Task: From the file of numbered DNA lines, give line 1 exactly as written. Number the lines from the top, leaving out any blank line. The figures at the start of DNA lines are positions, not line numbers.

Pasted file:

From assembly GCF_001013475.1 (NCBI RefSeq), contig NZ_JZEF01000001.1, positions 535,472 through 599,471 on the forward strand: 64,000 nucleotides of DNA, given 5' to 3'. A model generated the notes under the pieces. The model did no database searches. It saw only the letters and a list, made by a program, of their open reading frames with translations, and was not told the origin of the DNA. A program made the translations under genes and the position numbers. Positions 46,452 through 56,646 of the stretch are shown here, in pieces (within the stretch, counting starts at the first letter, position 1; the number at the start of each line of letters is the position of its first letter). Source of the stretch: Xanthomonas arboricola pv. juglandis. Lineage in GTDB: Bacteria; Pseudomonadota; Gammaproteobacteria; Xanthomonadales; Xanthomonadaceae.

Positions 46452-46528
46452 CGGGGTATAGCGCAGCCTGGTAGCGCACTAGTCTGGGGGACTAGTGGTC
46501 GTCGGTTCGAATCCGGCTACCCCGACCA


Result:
From assembly GCF_001013475.1 (NCBI RefSeq), contig NZ_JZEF01000001.1, positions 535,472 through 599,471 on the forward strand: 64,000 nucleotides of DNA, given 5' to 3'. A model generated the notes under the pieces. The model did no database searches. It saw only the letters and a list, made by a program, of their open reading frames with translations, and was not told the origin of the DNA. A program made the translations under genes and the position numbers. Positions 46,452 through 56,646 of the stretch are shown here, in pieces (within the stretch, counting starts at the first letter, position 1; the number at the start of each line of letters is the position of its first letter). Source of the stretch: Xanthomonas arboricola pv. juglandis. Lineage in GTDB: Bacteria; Pseudomonadota; Gammaproteobacteria; Xanthomonadales; Xanthomonadaceae.